Latino culture, Travel

A to Z Challenge: Few K words in Spanish

How far is it? Photo by Daniel Levis Pelusi for

K is for Kilogramo and Kilómetro.

Not acquainted with the metric system nor thinking it had much importance proved that ignorance is not bliss.

I was in my twenties when I traveled to Mexico and had no idea that it was important to know what a kilómetro (km) or kilogramo (kg) meant.

Okay, I’d heard the word ‘kilos’ a lot but I really didn’t know what that meant physically or distance wise. On a trip to Mexico City, I found out.

“How far is Teotihuacan?”

“Cinco kilómetros.” (five kilometers).

My mind interpreted this as five miles but we arrived quickly at our destination. I later found a kilometer is .6 miles.

So I figured if a kilometer was about half a mile, a kilogram was half a pound.

At an outdoor market the next day I wanted some strawberries. My husband reminded me that Mexico used kilograms for weight and left to a store nearby.

So I asked the vendor:

“Un kilogramo de fresas, por favor.” One kilogram of strawberries, please.

See, I thought I was getting a half pound of strawberries.

A kilo is not a pound. Kelly Neil photo



Petrified with embarrassment, this pocha walked away with over two pounds of strawberries!

To complicate matters, the shortened version of kilogramo is kilo, which doesn’t mean 2.2 pounds but “loads of” as in:

“Me comé un helado con kilos de chocolate.”

“I ate ice cream with loads of chocolate.”

But, it’s okay to make that mistake.

Loads or un kilo of chocolate. Photo by Flavio Shibata for
Latino culture

A to Z Challenge: H is for Helados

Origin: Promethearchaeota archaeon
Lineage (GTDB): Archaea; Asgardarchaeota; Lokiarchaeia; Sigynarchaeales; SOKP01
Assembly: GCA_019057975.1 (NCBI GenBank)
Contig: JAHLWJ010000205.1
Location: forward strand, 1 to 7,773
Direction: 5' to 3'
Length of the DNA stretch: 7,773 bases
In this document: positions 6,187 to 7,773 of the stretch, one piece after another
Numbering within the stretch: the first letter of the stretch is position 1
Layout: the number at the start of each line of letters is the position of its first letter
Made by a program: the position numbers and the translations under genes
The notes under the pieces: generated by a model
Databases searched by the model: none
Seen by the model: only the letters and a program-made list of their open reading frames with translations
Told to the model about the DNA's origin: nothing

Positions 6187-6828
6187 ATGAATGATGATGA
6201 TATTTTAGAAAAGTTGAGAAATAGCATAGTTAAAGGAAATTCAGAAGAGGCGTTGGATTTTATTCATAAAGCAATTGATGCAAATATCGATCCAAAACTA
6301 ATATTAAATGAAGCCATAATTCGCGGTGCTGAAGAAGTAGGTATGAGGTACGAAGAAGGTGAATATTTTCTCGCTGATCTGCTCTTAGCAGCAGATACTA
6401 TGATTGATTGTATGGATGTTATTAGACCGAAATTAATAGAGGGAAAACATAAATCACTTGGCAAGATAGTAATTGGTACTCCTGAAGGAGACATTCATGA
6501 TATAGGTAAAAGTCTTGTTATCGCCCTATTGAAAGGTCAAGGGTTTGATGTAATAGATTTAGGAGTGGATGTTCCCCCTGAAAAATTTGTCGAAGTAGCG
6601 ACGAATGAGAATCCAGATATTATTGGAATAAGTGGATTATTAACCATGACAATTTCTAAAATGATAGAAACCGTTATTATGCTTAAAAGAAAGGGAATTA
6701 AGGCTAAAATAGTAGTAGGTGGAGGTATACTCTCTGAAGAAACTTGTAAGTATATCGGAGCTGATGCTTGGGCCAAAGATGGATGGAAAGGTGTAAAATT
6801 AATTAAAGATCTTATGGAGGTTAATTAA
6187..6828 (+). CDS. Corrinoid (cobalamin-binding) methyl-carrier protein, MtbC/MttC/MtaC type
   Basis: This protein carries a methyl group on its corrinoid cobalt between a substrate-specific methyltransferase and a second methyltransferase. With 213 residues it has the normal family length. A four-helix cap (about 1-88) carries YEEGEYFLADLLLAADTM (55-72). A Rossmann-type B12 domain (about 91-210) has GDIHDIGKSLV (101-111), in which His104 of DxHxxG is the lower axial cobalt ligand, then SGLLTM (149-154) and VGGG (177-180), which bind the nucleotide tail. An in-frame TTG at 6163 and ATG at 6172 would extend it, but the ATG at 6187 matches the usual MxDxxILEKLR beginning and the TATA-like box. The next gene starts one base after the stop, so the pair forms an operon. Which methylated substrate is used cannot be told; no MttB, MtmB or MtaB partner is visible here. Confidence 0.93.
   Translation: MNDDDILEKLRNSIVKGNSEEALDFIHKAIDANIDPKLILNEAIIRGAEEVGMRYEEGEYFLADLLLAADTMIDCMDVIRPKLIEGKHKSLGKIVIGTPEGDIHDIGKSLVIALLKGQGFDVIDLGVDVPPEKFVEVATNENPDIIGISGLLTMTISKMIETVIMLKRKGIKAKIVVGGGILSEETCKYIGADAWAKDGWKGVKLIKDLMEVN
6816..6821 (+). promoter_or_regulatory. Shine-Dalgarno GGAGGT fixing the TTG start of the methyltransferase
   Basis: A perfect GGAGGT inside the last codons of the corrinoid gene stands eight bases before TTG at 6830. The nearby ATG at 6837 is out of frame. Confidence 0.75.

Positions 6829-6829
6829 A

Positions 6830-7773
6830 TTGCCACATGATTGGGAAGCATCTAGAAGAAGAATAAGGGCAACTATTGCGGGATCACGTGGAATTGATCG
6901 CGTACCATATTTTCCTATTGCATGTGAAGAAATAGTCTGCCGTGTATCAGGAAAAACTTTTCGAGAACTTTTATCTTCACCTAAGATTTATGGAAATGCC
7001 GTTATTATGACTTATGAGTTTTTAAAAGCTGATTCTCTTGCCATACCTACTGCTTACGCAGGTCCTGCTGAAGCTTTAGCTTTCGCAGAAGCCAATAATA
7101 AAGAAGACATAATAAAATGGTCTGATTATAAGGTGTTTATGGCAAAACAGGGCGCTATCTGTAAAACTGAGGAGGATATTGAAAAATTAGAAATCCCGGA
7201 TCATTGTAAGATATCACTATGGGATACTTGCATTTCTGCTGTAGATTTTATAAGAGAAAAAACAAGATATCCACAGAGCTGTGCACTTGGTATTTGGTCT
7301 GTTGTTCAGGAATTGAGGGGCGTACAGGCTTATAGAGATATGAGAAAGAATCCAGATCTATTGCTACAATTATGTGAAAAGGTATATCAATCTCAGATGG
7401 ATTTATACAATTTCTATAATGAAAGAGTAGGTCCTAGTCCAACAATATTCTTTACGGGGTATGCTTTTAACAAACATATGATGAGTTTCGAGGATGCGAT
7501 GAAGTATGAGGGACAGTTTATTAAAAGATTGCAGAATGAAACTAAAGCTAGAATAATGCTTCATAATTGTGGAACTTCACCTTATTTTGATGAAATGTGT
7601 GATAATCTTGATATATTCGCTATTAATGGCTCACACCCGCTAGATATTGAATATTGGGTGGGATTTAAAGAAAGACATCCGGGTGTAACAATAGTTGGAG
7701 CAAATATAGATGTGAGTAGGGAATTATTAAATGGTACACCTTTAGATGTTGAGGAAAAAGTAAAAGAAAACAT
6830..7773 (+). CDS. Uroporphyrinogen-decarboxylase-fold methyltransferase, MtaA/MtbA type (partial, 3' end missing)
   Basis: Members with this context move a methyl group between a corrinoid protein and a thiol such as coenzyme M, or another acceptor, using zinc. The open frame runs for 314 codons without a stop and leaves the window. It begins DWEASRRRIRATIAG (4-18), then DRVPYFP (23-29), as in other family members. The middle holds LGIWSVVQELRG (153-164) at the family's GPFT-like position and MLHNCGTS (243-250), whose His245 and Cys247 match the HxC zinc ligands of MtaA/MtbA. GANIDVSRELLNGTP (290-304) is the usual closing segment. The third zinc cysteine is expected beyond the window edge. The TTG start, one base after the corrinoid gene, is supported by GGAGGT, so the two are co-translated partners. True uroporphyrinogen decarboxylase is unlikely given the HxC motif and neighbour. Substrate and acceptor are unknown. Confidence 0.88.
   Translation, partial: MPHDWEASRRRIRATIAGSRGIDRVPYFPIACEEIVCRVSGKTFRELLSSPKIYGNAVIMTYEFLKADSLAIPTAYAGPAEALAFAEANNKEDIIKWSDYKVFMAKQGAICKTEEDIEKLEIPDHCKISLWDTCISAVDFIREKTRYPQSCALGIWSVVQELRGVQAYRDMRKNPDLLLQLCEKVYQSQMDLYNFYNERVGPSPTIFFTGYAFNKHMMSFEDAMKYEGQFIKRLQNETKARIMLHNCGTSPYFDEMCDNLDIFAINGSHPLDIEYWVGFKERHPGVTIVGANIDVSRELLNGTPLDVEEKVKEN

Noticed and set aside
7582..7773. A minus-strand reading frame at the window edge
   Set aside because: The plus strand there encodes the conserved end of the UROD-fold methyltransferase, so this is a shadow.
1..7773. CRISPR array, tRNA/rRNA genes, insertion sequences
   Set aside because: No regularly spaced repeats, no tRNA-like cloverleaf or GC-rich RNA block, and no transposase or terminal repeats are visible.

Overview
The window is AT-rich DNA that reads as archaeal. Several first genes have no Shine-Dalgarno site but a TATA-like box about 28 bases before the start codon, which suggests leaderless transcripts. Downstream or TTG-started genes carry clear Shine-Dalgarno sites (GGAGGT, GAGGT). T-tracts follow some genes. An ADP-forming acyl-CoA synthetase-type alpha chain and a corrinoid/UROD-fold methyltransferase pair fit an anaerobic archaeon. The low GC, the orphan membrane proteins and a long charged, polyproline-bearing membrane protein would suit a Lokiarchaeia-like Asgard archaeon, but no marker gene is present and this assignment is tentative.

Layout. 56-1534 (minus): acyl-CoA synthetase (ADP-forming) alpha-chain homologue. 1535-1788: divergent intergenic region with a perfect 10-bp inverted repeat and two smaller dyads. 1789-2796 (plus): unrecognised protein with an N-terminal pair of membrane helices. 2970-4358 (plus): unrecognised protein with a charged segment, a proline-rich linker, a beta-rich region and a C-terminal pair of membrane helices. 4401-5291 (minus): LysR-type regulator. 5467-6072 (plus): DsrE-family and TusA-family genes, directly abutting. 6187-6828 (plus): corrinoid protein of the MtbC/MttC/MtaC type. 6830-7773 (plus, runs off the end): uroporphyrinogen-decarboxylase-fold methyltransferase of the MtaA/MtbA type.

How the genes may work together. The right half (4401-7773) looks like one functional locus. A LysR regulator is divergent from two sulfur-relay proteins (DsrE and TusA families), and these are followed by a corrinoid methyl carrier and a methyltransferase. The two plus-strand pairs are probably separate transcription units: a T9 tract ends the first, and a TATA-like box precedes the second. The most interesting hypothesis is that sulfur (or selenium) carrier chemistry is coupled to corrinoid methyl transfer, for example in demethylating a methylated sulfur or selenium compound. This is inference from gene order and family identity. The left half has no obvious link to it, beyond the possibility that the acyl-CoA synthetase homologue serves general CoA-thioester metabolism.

I scream, you scream, we all scream for ice cream. Photo by Mark Cruz for


Welcome back to this week’s A to Z Challenge. I’m listing words, in Spanish or Spanglish, alphabetically. Today’s letter is H.

H is for Helados which means Ice Cream.

This is one of the most misused words in my Spanish speaking vocabulary.

For all of my childhood and teen years, I used the word “nieve” for Ice Cream although I was corrected a few times by the ice cream man.

“Nieve is snow, helado is ice cream.”

ice cream truck, photo by Paul Trienekens for

Most of the time I asked for ice cream in English to avoid any embarrassment.

On a trip to Mexico, as a young adult, I slipped and asked the waiter at a restaurant for nieve.

The response:

“It doesn’t snow here.”

My experience with Mexico wasn’t as great as I thought it’d be. I thought a return to the motherland would bring me good experiences.

For the most part, the sites did bring me that connection, but the people who worked in the hotels, service, and tours let me know that I wasn’t really Mexican. Not that they said that out loud. It was an attitude.

For someone of Mexican heritage born in the U.S, I was often called pocha.

The word wasn’t a compliment but an indicator that I spoke limited or ‘lazy’ Spanish. I’ll save a story about the use of the word for the letter P.

Until then, enjoy an helado today because every day is an ice cream day. 🙂